Van Vleuten created waves in the women's peloton with the announcement that she was to leave Mitchelton-Scott after the five most successful years of her career at the Australian team. She took 40 wins during her time at the team, including two overall wins of the Giro Rosa and a host of one-day races, including La Course twice, Strade Bianche twice and Liege-Bastogne-Liege.
“After five years sometimes it’s good to change because the change gives you new energy," said Van Vleuten in a wide-ranging interview with El Peloton. "Maybe changing the material is not ideal, but I could feel that it was time for me to leave Mitchelton-Scott, to make some space there for other riders to step up. Otherwise, it might start to feel like a process of copy/paste."
"I think it’s also really nice for Amanda Spratt to step up into a leader’s role, Grace Brown is showing she’s already a top rider, so if I was staying there it would be maybe less good for the development of the Australian riders that are there."
Van Vleuten's departure came amidst the racing and financial downturn of the coronavirus pandemic, with the tough situation and subsequent comments from Mitchelton-Scott teammates saying that they understood her reasons for leaving suggesting that there may have been negative reasons as well as the development opportunities and feeling of staleness for van Vleuten's departure.
What was to be decided was van Vleuten's destination, with the 38-year-old star with her pick of where she'd like to land, with women's powerhouse Trek-Segafredo foremost in terms of prestige and winning record. That didn't attract van Vleuten, who preferred a harder challenge.
“With such an awesome squad, Trek-Segafredo wouldn’t need me,” said van Vleuten. “I would’ve really loved to be part of the Trek team, because they have an amazing philosophy, as well as the equality they have achieved between the men’s and the women’s team.
“If they didn’t have such a strong roster already I would have signed immediately because then it would be also a challenge, but the way they are now it wouldn’t be a challenge anymore.”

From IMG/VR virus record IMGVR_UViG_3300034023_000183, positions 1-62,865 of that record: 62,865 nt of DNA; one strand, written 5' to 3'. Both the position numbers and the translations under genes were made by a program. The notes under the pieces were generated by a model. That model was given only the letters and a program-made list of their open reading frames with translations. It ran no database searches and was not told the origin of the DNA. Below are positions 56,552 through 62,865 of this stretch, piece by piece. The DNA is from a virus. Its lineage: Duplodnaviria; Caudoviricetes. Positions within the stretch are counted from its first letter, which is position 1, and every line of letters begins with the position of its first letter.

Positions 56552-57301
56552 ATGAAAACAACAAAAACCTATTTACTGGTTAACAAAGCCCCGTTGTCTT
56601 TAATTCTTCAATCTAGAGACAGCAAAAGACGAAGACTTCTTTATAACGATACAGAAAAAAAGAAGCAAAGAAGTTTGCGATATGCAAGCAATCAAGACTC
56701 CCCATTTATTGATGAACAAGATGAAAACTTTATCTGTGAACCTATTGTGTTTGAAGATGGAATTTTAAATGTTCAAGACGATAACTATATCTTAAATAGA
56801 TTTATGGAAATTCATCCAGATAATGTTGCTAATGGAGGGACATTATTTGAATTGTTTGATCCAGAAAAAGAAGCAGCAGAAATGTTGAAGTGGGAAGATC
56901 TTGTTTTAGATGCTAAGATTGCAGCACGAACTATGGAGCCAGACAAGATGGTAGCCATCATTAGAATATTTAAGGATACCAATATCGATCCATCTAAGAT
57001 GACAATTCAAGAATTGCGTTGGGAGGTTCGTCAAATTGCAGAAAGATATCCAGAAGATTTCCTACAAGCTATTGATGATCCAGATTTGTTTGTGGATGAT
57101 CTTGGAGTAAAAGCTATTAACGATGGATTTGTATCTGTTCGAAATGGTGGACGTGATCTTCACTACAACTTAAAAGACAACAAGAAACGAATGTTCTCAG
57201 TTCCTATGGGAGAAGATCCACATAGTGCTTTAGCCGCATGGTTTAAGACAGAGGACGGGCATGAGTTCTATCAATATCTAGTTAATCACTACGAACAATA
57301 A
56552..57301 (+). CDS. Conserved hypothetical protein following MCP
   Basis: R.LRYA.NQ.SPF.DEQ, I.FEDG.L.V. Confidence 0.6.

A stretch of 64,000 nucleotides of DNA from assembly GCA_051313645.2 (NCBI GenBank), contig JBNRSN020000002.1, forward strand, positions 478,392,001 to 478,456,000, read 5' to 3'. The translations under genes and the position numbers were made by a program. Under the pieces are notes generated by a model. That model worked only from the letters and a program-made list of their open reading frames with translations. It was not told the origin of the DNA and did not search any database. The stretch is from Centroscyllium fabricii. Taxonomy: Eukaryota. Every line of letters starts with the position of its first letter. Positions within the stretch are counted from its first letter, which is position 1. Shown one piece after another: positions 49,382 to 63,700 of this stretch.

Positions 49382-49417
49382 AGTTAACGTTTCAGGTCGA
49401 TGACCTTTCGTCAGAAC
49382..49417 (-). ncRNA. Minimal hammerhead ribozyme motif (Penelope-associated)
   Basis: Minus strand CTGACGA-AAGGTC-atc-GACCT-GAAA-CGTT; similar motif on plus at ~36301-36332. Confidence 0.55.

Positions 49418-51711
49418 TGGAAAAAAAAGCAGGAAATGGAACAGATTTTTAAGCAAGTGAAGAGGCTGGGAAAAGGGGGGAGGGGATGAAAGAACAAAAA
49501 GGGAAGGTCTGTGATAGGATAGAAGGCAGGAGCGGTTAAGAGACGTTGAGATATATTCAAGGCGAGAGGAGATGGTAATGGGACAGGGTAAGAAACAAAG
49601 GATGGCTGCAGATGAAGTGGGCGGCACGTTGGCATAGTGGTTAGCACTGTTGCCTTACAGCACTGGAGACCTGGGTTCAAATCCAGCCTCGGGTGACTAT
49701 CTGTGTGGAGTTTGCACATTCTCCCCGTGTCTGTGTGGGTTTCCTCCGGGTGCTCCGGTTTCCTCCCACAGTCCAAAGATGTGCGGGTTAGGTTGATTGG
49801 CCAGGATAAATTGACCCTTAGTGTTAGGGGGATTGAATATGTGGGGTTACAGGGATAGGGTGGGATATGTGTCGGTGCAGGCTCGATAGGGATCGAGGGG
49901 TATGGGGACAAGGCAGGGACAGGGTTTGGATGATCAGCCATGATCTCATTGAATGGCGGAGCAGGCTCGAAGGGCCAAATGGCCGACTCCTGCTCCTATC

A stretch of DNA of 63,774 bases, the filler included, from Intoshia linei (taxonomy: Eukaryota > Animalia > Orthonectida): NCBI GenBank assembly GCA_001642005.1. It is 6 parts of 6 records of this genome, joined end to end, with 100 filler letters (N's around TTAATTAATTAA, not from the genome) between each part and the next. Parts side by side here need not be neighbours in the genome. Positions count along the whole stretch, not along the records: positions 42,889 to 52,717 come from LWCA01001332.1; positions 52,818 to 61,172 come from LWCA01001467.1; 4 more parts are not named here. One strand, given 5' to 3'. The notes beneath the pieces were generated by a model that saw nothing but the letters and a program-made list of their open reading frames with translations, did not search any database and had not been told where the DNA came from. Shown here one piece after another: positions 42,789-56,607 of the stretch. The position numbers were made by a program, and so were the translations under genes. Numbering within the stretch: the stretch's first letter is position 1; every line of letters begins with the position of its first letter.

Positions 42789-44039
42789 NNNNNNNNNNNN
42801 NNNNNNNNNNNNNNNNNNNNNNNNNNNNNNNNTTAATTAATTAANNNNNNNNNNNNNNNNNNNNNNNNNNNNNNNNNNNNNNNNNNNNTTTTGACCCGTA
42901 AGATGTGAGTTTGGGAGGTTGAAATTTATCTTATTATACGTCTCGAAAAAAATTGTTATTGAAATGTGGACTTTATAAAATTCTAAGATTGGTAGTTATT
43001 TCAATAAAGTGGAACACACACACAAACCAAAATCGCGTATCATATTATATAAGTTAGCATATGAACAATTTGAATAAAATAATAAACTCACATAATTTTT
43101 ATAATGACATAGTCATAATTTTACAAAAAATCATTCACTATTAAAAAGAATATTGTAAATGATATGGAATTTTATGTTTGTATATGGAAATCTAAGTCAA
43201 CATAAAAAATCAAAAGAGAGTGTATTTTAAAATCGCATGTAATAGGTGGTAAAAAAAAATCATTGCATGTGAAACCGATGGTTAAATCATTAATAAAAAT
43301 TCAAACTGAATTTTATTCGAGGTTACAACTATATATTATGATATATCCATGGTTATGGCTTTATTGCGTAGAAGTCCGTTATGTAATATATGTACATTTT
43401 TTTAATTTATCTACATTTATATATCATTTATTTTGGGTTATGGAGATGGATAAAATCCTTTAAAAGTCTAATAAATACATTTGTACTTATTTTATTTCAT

With Trek-Segafredo already featuring the likes of Lizzie Deignan, Elisa Longo Borghini and Ellen van Dijk, van Vleuten feared that her adding her own ability to the squad would create a boring dynamic within the women's peloton.
“When Trek approached me, one of my questions was, ‘What do you expect from me to add to the team? Because your team is already full of stars,'” van Vleuten said. “In my reply to Ina [Teutenberg, Trek-Segafredo director] I also said, ‘Let’s keep women’s cycling interesting and don’t put all the good riders in one team'."
“When someone dominates so much it doesn’t make women’s cycling exciting. My heart is also passionate about making women’s cycling more interesting, and not making it less interesting.”
The move to Movistar was a surprise at the time, with the squad best known for plucky rides and performances from its homegrown Spanish riders rather than consistently contending for major races.
Van Vleuten's passion for the sport shines through, not just in looking to create a more interesting competitive balance in the present, but also in the development of riders for the future with the Dutch star excited for the future of the sport with the prospects at the Spanish team.
"With Movistar, it also helps that they have young talents,” she said. “It’s a driving force for me to have young talents around who can develop. It gives me extra energy to be able to help, to be a little part of that development.
"I see a lot of talented girls in Movistar. For sure I want to perform myself too, but I’m really looking forward to working with a young, talented team as well.”
Though there are perhaps other reasons that van Vleuten has opted to shift teams, with the southern European climate and culture attractive for the Dutch woman.
“I also have to say that one of the reasons why I joined Movistar is that I feel I have some Mediterranean blood somewhere – I feel really at home in the south of Europe, more than in the north," said van Vleuten. Culturewise I feel more at home with Italian and Spanish mentality: the way of thinking, the way of enjoying life, the sense of humour."